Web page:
What's poppin'

Houston-based shopping startup flips the script on retail leasing

PopUp founders Rob Dobson, Scott Blair, Megan Silianoff, and Barry Goldware. Courtesy photo

If you're a mall or shopping center, the last thing you want is an empty storefront. If you're a small retailer or entrepreneur, the last thing you want is to be unable to get your product into the hands of customers. Houston-based tech start-up PopUp Shops has a solution: Its Match.com-esque system connects those retailers with property managers who are looking to lease space for the short term.

Launched in the Bayou City last year, the platform made its nationwide debut following an appearance at the International Council of Shopping Centers national conference in Las Vegas in May.

"It's exciting," says Megan Silianoff, a partner in PopUp Shops, of the coast-to-coast expansion. "It's proof our concept — and our hypothesis about it — works."

Silianoff says that retail shopping as we know it is dying. Across the country, malls and shopping centers have spaces sitting empty. Meanwhile, consumers purchase things online and have them delivered to their doors. That's why PopUp Shops' matchmaking concept works so well, she feels.

"Some rent is better than no rent," she reasons, for landlords. "We're a solution to get retailers into brick-and-mortar spaces, even if it is for the short term. It helps the retailer build awareness and excitement about their brand, and it creates foot traffic for the shopping center. It's win-win."

PopUp Shops' website lists spaces available for rent and retailers can peruse the listings and lease space. Silianoff says the system is also a great way for a retailer to test out a market before deciding to have a permanent presence there. She's quick to point out that pop-up stores aren't necessarily new. During the holidays in the 1980s and 1990s, it wasn't uncommon to see temporary stores selling Christmas décor or calendars in malls all over the U.S.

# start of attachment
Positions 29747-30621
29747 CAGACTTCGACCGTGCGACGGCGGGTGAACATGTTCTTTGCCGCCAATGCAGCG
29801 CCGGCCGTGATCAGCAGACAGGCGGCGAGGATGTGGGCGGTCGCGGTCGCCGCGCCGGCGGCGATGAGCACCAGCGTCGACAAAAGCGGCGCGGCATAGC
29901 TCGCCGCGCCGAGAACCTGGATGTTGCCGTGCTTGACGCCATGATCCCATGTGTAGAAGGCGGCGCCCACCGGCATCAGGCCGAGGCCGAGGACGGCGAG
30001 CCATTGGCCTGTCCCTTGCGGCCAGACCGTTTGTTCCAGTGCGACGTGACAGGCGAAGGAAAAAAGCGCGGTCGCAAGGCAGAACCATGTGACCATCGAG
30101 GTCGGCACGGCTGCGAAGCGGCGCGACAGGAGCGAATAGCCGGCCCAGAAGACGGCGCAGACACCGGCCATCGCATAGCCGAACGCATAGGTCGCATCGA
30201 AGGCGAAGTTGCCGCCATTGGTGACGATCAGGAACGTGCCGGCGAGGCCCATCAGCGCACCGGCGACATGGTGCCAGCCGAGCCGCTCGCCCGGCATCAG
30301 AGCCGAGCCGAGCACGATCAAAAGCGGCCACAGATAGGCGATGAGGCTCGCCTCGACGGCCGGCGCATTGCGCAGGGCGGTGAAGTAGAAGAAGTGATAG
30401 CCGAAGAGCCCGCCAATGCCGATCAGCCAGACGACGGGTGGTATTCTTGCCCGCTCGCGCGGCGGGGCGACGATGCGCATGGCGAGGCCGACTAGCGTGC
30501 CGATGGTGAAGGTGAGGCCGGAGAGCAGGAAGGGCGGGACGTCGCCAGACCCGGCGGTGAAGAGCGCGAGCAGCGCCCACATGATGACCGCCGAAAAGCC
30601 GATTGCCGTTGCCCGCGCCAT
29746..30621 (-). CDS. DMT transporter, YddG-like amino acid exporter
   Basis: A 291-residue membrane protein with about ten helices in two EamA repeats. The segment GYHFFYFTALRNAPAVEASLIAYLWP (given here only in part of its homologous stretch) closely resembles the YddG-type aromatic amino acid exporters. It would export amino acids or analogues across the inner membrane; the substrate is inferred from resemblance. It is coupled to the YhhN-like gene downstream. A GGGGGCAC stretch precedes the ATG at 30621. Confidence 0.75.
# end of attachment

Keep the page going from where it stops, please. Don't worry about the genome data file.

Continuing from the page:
"My business partner Barry Goldware of Sun and Ski Sports likes to say the Romans probably had pop-up shops," she jokes. "But what is new is the platform we're using to connect landlords and retailers."

And, while landlords and sellers connect to find business solutions that are mutually beneficial, Silianoff says that customers wishing to find out what's happening and who's in town will soon be able to go to the website and check out the calendar, which lists which stores are popping up where.

While the nationwide launch is still in its early days, Silianoff says she hopes someday to see it like Craigslist. "You know how when you go there, there's a drop-down of all the cities in the country? That's what I'm envisioning for us. I really want us to revolutionize the shopping experience."

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This story originally appeared on CultureMap.

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Building Houston

 
 

This week's roundup of Houston innovators includes Samantha Lewis of Mercury Fund, Barbara Burger of Chevron, and Lauren Bahorich of Cloudbreak Ventures. Courtesy photos